Search For A Cure
Scientific Breakthroughs & Caregiver Tips
How is Bipolar Disorder Treated?
There is no known cure for bipolar disorder, and treatment plans are intended to manage symptoms and lessen the severity of episodes when they occur. Treatment for bipolar disorder is ongoing and life-long, and it is important for sufferers to continue treatment without interruption as directed by their healthcare providers.
Many different medications may be used to treat and manage the symptoms of bipolar disorder, and individual medication plans are dependent on the particular symptoms that a given sufferer presents.
- Mood Stabilizers. These drugs are usually used to manage manic episodes. Mood-stabilizing drugs commonly prescribed for bipolar disorder include lithium, valproic acid, divalproex sodium), carbamazepine, and lamotrigine.
- Antidepressants. These drugs are typically used to manage depressive episodes in sufferers of bipolar disorder. However, antidepressants used alone are known in some cases to trigger manic episodes or rapid cycling, so they are usually used in combination with mood-stabilizing or antipsychotic drugs. The medication Symbyax combines the antipsychotic drug olanzapine with the antidepressant fluoxetine and is often diagnosed for bipolar sufferers.
- Antipsychotics. These drugs are usually prescribed when the symptoms of manic or depressive episodes don’t respond adequately to other medications alone. Commonly prescribed antipsychotics include olanzapine, risperidone, quetiapine, aripiprazole, ziprasidone, lurasidone, or asenapine.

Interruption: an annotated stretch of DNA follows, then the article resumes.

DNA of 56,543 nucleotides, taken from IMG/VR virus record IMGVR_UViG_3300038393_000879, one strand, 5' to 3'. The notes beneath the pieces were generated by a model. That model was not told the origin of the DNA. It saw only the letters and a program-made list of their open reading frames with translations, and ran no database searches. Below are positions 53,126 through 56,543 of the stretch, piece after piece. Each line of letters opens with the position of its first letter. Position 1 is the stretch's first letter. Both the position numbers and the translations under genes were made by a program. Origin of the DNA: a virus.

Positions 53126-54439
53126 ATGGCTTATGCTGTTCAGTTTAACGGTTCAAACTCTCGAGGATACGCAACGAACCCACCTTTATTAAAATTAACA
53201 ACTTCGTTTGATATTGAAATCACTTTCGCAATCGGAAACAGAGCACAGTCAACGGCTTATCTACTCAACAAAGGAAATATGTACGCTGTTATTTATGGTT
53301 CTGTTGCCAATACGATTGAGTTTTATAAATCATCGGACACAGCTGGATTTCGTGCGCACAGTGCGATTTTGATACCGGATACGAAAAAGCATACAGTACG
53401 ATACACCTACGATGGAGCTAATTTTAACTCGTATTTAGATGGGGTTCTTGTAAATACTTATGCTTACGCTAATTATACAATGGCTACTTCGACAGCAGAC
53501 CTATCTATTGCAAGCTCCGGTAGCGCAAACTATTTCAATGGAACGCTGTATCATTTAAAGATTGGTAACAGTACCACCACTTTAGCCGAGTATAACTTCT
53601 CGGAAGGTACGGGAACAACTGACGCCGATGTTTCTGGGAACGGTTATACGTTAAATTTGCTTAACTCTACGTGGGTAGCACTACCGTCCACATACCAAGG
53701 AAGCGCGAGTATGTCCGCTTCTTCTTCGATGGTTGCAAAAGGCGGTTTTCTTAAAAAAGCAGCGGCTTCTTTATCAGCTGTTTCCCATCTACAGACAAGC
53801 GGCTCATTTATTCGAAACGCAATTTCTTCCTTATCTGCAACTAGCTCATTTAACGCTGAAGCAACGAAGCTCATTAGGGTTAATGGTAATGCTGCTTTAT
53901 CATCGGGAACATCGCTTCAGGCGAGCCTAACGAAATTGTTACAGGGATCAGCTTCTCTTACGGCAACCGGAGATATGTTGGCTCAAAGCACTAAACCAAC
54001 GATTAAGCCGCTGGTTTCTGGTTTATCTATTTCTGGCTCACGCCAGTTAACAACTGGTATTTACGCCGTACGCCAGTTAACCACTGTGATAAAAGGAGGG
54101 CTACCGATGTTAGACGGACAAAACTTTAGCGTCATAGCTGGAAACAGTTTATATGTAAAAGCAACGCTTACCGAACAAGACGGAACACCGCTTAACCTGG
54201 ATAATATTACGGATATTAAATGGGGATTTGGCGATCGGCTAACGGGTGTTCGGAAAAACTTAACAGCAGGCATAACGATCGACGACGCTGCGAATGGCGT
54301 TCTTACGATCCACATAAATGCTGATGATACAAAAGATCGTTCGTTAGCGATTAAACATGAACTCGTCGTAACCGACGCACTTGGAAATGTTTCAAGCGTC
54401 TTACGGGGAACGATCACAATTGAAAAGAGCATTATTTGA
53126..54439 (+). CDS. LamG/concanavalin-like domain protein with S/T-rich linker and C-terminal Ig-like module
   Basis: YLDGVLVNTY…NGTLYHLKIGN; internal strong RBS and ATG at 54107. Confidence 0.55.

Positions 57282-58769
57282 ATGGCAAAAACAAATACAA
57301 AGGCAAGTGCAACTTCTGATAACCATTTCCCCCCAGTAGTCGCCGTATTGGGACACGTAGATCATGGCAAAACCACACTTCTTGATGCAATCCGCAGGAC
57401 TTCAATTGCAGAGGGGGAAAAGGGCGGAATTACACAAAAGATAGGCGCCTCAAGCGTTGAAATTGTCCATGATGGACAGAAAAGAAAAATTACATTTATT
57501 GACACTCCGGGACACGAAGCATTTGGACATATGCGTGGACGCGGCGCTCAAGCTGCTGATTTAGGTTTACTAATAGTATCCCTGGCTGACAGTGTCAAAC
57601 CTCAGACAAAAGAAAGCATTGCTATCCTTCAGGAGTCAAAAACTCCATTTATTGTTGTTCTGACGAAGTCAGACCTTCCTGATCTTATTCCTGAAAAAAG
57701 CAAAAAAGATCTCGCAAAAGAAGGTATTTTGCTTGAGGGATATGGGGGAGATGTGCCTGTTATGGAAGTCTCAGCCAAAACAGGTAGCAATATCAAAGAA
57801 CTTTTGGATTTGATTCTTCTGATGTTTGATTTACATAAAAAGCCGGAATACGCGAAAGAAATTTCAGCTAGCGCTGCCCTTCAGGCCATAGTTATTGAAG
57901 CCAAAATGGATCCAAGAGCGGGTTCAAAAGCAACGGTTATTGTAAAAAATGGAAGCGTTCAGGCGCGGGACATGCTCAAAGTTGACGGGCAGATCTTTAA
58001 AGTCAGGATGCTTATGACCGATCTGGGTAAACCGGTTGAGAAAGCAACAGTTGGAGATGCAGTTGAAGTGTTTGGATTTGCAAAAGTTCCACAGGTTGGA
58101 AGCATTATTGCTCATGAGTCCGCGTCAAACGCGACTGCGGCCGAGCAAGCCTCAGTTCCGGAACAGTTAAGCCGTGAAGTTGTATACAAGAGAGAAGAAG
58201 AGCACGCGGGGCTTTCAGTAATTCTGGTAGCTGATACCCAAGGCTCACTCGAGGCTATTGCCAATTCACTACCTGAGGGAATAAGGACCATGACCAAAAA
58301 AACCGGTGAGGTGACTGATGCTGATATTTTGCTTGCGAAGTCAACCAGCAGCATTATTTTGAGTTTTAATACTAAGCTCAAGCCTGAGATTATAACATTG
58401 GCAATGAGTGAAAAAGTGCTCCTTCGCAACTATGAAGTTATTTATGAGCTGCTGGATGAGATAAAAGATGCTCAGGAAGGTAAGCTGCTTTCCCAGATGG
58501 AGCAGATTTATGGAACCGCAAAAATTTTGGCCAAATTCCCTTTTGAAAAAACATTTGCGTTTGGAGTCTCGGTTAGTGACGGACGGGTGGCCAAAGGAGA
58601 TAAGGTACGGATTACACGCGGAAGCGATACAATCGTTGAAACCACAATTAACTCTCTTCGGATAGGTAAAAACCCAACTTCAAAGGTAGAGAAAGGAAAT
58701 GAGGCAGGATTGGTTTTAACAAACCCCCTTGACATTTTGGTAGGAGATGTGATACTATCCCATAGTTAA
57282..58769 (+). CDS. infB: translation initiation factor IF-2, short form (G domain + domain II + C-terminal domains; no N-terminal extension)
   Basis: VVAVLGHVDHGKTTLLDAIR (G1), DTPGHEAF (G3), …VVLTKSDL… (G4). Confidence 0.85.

- Anti-Anxiety Medications. Anti-anxiety drugs such as benzodiazepines are sometimes used to treat anxiety or sleep problems in bipolar sufferers, typically on a short-term basis.
Psychotherapy and counseling are often part of the maintenance phase of treatment once the disorder’s symptoms have been successfully controlled with medications. These therapies may help the patient to decrease stress and establish behaviors that help to lessen the impact of symptoms. Psychotherapy alone, however, is rarely enough to control bipolar disorder, and it is almost always used in conjunction with medications.
Substance Abuse Treatment
Because substance abuse is often coincident with bipolar disorder, treatment of the problem is commonly part of the overall treatment plan for bipolar sufferers. Without substance abuse treatment, patients are more likely to be non-compliant with other treatments, and even when the patient is compliant, the treatment of other symptoms may be less effective.
It is not uncommon for doctors to require hospitalization as a treatment for bipolar disorder, especially in high-risk patients (such as pregnant women) who are experiencing an extreme manic episode. These patients are likely to engage in potentially harmful behavior and are also likely to be non-compliant with treatment plans if left on their own. In some severe cases, doctors may recommend electroconvulsive therapy (ECT) when the mania does not respond to medications.
Make a Donation, Make a Difference
Your Donation Supports Crucial Brain Research
We have a direct connection with scientists so we are privy to projects in all stages of research. This gives us the insight to identify projects and allocate the dollars needed to find cures. Donate generously today to make a difference for future generations and your loved ones.
YOUR DONATION SAVES LIVES & BRINGS US CLOSER TO A CURE.
You Are Not Alone
For you or a loved one to be diagnosed with a brain disease or disorder, is overwhelming, and leads to a quest for support and answers to important questions. ABS has built a safe, caring and compassionate community for you to share your journey, connect with others in similar situations, learn about breakthroughs, and to simply find comfort.